When an enemy is losing and doesn't see surrender as an option, the desperation that follows can usually cause a lot of damage and death on both sides. But, unless the other side makes a big mistake, those acts of desperation generally leave the enemy in even worse shape. Even so, they can still cause a lot of damage in those acts of desperation.
Documents from that time show that many in the Japanese government and military we not entirely convinced, going into the war, that they could win. But, they did believe that they could put up a good fight.
There is a big difference between winning and putting up a good fight. After Midway, the Japaneese put up a good fight, but they were not winning.
Without question, one of the most important earthly reasons was Americas industrial might.
If the truth be known, even more than our industrial might, the code breakers in Washington and in Bletchley Park were largely responsible for our success in WWII, both in the Pacific and in Europe. In fact, it was their breaking the Japanese JN-25 code that ultimately led to the resounding victory at Midway, only six months after Pearl Harbor. At that time our industrial complex was still retooling for or just starting military production.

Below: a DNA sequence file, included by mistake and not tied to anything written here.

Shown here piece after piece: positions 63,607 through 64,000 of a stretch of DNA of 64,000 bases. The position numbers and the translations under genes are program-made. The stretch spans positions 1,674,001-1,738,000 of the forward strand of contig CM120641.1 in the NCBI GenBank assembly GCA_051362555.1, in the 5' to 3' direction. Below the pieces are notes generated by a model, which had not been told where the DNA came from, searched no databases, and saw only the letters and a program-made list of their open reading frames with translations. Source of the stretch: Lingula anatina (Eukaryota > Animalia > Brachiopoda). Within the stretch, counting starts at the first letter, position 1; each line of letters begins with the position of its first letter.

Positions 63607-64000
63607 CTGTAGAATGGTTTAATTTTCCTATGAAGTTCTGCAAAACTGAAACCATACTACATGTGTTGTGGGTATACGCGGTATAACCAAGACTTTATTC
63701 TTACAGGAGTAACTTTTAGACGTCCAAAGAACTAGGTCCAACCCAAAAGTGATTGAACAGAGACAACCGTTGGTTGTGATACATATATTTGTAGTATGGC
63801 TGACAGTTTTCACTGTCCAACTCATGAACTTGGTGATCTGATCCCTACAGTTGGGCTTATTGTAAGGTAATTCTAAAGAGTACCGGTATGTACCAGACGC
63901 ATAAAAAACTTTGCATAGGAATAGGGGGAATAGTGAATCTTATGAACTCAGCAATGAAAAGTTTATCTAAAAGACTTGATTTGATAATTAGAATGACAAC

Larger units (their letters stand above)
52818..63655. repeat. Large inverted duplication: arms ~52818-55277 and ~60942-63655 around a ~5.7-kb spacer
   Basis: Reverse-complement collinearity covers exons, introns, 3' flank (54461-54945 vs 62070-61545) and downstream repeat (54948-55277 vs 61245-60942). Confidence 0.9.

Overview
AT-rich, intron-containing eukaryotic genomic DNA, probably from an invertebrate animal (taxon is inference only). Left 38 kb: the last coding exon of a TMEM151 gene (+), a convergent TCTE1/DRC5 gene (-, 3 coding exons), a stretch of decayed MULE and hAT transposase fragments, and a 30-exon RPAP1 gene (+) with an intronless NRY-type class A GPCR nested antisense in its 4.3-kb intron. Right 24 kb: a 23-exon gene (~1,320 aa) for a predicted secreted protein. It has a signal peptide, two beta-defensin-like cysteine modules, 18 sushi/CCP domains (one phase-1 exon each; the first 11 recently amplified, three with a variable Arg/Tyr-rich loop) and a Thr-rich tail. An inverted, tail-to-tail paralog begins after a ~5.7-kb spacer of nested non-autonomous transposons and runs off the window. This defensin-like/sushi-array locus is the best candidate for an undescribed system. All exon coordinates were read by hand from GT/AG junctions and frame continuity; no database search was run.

With only two and a half carriers (the Yorktown was not fully functioning after Coral Sea) US forces wreaked havoc on a far superior Japanese force at Midway, primarily because we had been reading their mail. In the end, we lost only one carrier at Midway (Yorktown) and that one was actually torpedoed some time after the battle had ended. After Midway, the Japanese, who had enjoyed a 2 to 1 advantage over the US in carriers going into that battle, were on a par with the US. That's where our industrial might came into play. Once we had them on a par with us, we were able to easily out produce them. But, the key that made our industrial might a factor, was that we were able to level the playing field at Midway, which bought us the time that we needed and that was largely thanks to a bunch of propeller-heads in a code room in Washington.